What We're Watching & What We're Ignoring

WHAT WE'RE WATCHING

Next Tuesday's Brexit vote – The Brexit mess looks set to get messier. Next Tuesday, Theresa May will likely lose a scheduled vote in the House of Commons on her Brexit plan.


Jeremy Corbyn continues to resist calls by some within his Labour Party to push for a new Brexit referendum. Instead, he wants a general election "at the earliest opportunity" to "break the [Brexit] deadlock."

Irrefutable proof of time travel – In 1958, CBS aired an episode of a Western TV show called "Trackdown" in which a conman tries to sell a town a "wall" to protect citizens from the fake threat of a meteor shower. "I am the only one, just me," the fraudster assures the gullible crowd. The con man's name? Trump. Love the president or hate him, it's hard to take your eyes off this clip, which has so far stood up to fact-checking.

WHAT WE'RE IGNORING

Robo-soldiers – Engineers are now building robots that can perform many of the physical tasks associated with military infantry. We're ignoring this story because, really, what could go wrong?

Narendra Modi waves – A few speakers at the annual Indian Science Congress made international headlines this week with comments that suggest politics and ideology might be clouding their scientific judgment. Among our favorite claims from the podium: stem cell research was discovered in India thousands of years ago, a demon king from a Hindu religious epic owned 24 types of aircraft, Isaac Newton and Albert Einstein were both wrong about gravitation, and gravitational waves should be renamed "Narendra Modi Waves." Less fanciful Indian scientists have denounced these comments as an embarrassment to their country.

The world is at a turning point. Help shape our future by taking this one-minute survey from the United Nations. To mark its 75th anniversary, the UN is capturing people's priorities for the future, and crowdsourcing solutions to global challenges. The results will shape the UN's work to recover better from COVID-19, and ensure its plans reflect the views of the global public. Take the survey here.

Brazilian president Jair Bolsonaro tested positive for the coronavirus on Tuesday. To understand what that means for the country's politics and public health policy, GZERO sat down with Christopher Garman, top Brazil expert at our parent company, Eurasia Group. The exchange has been lightly edited for clarity and concision.

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The Trump administration sent shockwaves through universities this week when it announced that international students in the US could be forced to return to their home countries if courses are not held in classrooms this fall. Around 1 million foreign students are now in limbo as they wait for institutions to formalize plans for the upcoming semester. But it's not only foreign students themselves who stand to lose out: International students infuse cash into American universities and contributed around $41 billion to the US economy in the 2018-19 academic year. So, where do most of these foreign students come from? We take a look here.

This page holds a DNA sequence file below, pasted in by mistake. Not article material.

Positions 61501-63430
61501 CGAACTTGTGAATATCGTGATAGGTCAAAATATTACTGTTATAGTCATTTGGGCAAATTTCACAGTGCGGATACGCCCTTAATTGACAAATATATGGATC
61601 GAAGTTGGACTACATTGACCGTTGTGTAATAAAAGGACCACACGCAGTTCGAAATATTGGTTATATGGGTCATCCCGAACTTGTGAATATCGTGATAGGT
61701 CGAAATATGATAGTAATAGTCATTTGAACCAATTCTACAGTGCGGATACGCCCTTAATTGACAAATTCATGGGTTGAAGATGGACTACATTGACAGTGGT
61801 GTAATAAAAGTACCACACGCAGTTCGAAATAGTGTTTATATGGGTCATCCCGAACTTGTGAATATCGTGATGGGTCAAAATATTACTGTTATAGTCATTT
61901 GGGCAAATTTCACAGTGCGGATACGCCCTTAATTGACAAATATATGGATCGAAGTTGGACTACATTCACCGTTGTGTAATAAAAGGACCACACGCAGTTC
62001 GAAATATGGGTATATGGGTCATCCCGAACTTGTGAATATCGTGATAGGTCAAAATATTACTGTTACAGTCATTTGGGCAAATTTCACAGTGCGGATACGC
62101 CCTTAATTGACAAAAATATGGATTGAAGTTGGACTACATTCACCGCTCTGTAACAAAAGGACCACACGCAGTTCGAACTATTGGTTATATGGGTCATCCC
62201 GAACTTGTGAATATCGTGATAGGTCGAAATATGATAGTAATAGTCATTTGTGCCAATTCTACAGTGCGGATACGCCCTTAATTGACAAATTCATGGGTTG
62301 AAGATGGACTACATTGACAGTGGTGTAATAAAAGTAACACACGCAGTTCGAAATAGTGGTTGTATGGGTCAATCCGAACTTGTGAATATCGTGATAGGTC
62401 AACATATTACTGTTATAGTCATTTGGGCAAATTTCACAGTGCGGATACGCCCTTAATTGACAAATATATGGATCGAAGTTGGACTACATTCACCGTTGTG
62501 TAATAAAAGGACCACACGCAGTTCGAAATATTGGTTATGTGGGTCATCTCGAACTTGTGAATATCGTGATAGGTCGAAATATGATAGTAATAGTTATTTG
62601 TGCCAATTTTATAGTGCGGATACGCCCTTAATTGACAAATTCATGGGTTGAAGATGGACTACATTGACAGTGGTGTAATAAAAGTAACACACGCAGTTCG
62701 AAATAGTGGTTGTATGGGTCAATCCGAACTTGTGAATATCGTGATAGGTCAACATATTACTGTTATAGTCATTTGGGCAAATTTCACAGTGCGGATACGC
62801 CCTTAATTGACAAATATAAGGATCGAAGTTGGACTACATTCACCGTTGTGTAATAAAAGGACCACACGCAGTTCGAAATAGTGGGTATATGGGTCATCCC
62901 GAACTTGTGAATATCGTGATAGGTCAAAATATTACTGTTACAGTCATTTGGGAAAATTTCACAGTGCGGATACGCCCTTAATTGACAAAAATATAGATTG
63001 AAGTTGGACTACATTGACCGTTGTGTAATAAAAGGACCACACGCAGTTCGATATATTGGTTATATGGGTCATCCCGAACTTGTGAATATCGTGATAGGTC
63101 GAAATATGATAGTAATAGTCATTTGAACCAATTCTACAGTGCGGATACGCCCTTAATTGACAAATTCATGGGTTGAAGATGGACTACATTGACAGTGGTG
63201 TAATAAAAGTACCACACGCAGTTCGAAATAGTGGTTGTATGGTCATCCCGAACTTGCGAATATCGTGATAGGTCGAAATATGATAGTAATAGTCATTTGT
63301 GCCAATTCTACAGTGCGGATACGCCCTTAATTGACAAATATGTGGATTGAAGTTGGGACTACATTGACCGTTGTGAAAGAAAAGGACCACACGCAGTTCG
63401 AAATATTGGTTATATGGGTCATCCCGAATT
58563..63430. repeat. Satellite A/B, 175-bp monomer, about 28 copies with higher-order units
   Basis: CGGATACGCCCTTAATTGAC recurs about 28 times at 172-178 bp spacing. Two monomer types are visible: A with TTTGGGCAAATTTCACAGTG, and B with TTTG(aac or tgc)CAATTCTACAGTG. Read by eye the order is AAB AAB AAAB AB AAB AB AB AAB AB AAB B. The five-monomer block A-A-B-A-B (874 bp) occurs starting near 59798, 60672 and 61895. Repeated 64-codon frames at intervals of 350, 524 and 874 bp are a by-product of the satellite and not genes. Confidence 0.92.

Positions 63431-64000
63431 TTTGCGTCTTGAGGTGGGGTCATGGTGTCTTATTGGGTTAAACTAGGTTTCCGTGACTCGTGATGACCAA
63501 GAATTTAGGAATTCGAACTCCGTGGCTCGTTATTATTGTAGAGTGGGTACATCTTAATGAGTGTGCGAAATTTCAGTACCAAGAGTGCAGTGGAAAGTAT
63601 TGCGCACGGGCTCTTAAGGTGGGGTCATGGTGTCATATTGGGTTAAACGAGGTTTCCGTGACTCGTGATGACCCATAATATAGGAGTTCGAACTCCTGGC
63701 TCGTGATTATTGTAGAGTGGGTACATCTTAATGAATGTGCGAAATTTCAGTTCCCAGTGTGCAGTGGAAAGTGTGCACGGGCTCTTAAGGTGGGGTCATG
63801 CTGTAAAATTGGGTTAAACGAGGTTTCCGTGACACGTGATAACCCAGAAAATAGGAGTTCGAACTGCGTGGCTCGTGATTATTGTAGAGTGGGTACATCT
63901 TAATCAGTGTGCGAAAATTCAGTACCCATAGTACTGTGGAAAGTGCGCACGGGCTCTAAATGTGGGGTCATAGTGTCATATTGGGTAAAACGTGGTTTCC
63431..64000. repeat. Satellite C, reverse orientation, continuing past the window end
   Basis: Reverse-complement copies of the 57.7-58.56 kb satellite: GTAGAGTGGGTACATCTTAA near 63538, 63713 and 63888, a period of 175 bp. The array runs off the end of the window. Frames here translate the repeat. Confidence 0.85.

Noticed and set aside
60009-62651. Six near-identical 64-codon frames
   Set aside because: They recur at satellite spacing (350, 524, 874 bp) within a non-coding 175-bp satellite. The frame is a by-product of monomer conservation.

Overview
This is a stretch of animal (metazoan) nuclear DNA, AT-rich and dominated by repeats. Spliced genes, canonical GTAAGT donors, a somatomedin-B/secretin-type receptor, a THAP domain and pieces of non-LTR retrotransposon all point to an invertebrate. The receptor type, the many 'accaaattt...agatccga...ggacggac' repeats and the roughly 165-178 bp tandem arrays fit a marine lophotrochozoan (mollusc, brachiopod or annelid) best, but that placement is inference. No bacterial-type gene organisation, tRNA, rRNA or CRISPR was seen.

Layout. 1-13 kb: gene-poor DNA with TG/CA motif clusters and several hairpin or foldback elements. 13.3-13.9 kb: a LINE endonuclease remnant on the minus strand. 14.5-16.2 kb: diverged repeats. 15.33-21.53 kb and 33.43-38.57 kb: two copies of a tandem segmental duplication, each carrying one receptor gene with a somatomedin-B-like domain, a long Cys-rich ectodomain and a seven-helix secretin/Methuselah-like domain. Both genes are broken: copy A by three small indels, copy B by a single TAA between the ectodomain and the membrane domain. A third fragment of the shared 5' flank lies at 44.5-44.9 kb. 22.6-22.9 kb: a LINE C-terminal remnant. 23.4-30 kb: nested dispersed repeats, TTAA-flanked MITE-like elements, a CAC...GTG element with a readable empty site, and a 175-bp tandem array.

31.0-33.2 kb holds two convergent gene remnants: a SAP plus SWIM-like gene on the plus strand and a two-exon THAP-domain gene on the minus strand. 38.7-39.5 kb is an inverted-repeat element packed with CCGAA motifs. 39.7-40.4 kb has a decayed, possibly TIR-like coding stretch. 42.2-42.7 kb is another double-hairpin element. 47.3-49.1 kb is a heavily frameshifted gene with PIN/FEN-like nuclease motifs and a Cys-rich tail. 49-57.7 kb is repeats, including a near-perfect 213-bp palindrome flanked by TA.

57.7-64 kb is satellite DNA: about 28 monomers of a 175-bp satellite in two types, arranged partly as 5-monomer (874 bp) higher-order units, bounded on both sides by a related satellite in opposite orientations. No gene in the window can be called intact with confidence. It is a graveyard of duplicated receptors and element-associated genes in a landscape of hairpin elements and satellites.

For years, the Philippines has struggled with domestic terrorism. Last Friday, Rodrigo Duterte signed into law a sweeping new anti-terror bill that has the opposition on edge, as the tough-talking president gears up to make broader constitutional changes. Here's a look at what the law does, and what it means for the country less than two years away from the next presidential election.

The legislation grants authorities broad powers to prosecute domestic terrorism, including arrests without a warrant and up to 24 days detention without charges. It also carries harsh penalties for those convicted of terror-related offenses, with a maximum sentence of life in prison without parole. Simply threatening to commit an act of terror on social media can now be punished with 12 years behind bars.

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16,000: Amid a deepening economic crisis in Lebanon that has wiped out people's savings and cratered the value of the currency, more than 16,000 people have joined a new Facebook group that enables people to secure staple goods and food through barter.

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